Inventory management and revenue management – these are two critical challenges that we at Thomson Reuters hear repeatedly from our conversations with governments worldwide. It doesn’t seem to be split between developed or emerging nations either, as these are critical issues with which all governments universally grapple. The difference, however, is in the severity of data gaps from one country to another.
How many national, provincial, or state governments in the world today could at a minutes’ notice tally how much land is publically managed under their authority? How many governments could accurately share the total sum of proceeds for that month or week from all public land generating revenue from a lease, easement, or concession (be they forest or mineral)?
Let’s use the United States as an illustrative example. The U.S. Federal Government manages an estimated 25% of all lands while U.S. States manage an additional 9% of all lands. So one-third (or 34%) of all lands in the U.S. are publically managed. (I pulled these complied statistics from the Natural Resources of Maine website. Click here to view tallied numbers, state-by-state breakdowns, and the total controlled by different federal agencies, such as lands classified as tribal lands.)
The footnotes from these compiled statistics are telling. As related to accuracy of data sources, the report states: “Federal land ownership is volatile; land is acquired and disposed of, transferred between agencies and reclassified frequently. The federal data in this table are changing continually and it should be assumed that the state data are as well.” Also noteworthy is this additional footnote: “Figures in Federal & State owned column: In most cases it was not possible to separate the figures when agencies overlapped.”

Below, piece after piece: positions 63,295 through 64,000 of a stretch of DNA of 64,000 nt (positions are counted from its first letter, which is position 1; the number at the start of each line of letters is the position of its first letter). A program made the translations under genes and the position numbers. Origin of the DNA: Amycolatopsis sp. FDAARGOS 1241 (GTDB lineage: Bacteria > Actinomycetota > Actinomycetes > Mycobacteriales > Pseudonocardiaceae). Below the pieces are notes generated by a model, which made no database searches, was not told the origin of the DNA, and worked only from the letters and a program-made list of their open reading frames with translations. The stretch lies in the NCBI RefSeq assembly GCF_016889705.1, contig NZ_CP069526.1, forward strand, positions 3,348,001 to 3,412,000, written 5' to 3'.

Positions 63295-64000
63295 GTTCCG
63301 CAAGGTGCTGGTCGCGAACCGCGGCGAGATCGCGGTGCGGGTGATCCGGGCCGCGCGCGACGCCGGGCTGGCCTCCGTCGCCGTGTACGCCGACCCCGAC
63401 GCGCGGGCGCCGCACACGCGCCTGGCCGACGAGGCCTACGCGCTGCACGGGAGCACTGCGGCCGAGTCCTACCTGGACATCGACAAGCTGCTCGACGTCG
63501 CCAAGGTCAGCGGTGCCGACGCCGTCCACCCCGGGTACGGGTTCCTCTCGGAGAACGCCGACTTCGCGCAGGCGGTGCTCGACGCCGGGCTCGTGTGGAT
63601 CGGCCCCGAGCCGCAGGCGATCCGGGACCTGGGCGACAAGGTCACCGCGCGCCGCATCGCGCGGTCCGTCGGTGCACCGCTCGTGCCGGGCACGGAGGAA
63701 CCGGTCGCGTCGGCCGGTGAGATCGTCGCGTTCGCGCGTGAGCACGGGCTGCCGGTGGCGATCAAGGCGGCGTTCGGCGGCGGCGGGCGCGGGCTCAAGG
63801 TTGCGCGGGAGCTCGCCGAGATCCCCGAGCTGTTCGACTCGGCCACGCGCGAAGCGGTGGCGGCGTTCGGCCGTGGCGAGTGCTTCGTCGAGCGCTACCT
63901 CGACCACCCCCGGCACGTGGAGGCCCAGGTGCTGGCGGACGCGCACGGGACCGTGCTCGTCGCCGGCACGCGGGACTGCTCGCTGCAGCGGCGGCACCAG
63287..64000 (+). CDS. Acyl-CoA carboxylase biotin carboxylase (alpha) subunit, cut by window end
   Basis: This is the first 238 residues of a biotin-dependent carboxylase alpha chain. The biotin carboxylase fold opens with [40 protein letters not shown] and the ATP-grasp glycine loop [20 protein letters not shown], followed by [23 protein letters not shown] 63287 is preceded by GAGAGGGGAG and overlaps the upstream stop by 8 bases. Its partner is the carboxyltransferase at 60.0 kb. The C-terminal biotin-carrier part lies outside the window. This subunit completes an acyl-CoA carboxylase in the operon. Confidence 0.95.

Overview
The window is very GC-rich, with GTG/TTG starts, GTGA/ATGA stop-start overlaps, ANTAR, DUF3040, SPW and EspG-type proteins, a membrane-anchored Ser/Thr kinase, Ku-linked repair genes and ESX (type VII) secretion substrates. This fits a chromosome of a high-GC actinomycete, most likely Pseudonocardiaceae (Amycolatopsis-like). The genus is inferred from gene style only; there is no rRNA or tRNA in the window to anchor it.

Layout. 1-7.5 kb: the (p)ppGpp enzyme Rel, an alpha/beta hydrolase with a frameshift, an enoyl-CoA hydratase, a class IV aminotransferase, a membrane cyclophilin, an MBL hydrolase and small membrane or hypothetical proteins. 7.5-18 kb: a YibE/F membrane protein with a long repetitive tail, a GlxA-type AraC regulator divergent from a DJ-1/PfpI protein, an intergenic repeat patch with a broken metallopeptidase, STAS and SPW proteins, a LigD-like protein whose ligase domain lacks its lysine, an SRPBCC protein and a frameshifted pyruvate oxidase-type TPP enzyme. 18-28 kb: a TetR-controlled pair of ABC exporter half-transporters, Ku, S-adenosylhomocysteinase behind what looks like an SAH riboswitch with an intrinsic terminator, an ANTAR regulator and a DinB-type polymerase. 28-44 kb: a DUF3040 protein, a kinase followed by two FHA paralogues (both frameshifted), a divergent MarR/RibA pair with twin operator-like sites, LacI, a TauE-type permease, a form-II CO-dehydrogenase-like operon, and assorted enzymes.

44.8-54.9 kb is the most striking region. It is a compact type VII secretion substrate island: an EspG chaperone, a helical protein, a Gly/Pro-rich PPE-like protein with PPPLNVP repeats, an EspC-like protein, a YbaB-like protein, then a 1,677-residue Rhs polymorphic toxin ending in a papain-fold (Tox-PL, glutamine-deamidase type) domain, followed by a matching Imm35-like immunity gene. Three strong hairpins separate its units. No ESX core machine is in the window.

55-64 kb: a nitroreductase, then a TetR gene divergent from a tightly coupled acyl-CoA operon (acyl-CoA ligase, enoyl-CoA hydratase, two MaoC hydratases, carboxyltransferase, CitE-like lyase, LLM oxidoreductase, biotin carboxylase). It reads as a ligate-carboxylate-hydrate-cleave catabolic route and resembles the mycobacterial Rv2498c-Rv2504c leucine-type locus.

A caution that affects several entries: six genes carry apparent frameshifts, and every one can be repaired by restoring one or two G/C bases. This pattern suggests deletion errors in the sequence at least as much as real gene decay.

So while 34% of all lands publically managed in the U.S. may be a close estimate, one could assume a margin of error of say +/- 4%, as a “guesstimate”. What would the comparable margin of error be in resource rich countries, including in Latin America, Africa, or Asia? Do accurate tallies of all public lands managed by various ministries at different-levels of government exist?
We cannot, and should not, assume that all governments themselves have full transparency into the full stock of publically managed lands, let alone full access to all maps, contracts, or recorded fees collected on land acquisitions, dispositions, leases, or concessions.
This subsequently impacts government revenues for state agencies maintaining those lands. If there is a challenge in knowing “what” they manage, how can they be sure the revenue they generate from these lands is accurate? Complicating this are the blurred lines between jurisdictional responsibilities for lands. This boils up to issues of how to improve transparency and governance, as derived from full audit trails for how much revenue government bodies receive for concessions, leases, or taxes derived from public lands and natural resources.
As the stewards of natural resources and lands, with a charge to also strategically use while conserve resources to support economic activity and peoples’ livelihoods, innovative governments are now just starting to adopt real time inventory and revenue tracking systems. This next wave of land administration is just starting to swell, but the potential social, economic and environmental lift is enormous.